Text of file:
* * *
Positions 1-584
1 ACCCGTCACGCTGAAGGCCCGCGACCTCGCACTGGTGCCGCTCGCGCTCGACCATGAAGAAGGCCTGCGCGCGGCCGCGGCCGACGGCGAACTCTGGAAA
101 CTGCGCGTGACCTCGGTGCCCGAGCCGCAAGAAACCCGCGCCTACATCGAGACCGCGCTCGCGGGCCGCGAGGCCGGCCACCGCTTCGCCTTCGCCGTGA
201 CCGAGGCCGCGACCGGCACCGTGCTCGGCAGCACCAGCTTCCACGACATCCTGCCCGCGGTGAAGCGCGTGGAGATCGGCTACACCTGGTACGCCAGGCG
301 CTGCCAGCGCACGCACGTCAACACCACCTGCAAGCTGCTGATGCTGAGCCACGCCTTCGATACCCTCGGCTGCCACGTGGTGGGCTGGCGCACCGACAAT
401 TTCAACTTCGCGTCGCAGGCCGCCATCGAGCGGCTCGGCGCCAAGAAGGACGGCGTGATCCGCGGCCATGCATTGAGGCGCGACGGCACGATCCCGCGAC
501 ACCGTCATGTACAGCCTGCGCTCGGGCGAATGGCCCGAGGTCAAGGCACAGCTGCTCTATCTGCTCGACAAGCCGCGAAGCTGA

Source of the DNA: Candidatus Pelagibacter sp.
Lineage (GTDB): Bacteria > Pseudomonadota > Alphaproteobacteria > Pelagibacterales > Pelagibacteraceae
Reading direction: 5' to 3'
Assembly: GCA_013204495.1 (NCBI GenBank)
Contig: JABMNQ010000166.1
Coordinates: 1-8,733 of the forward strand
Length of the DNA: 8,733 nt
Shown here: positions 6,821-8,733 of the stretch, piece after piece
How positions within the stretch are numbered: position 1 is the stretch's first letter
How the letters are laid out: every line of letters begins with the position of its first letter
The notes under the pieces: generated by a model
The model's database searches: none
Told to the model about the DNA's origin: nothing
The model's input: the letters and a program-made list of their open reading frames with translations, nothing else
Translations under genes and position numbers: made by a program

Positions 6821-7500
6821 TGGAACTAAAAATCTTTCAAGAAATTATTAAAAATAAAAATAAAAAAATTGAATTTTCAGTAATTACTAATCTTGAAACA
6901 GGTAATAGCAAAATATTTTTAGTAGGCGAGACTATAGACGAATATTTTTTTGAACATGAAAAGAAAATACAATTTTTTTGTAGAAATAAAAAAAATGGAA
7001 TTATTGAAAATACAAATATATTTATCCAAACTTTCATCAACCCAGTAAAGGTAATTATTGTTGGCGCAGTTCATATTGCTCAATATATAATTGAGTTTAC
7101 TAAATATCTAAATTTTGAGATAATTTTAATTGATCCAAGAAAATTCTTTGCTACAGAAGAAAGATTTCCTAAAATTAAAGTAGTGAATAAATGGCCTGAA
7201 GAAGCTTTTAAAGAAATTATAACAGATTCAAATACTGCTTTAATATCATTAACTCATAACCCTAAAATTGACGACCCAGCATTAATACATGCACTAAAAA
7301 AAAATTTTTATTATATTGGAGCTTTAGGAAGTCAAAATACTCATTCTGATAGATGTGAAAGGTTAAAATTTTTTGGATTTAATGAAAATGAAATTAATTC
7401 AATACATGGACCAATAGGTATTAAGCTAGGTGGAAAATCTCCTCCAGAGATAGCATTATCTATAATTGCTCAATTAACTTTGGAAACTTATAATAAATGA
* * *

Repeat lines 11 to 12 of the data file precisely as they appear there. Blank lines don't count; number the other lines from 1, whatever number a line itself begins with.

Assembly: GCA_013204495.1 (NCBI GenBank)
Contig: JABMNQ010000166.1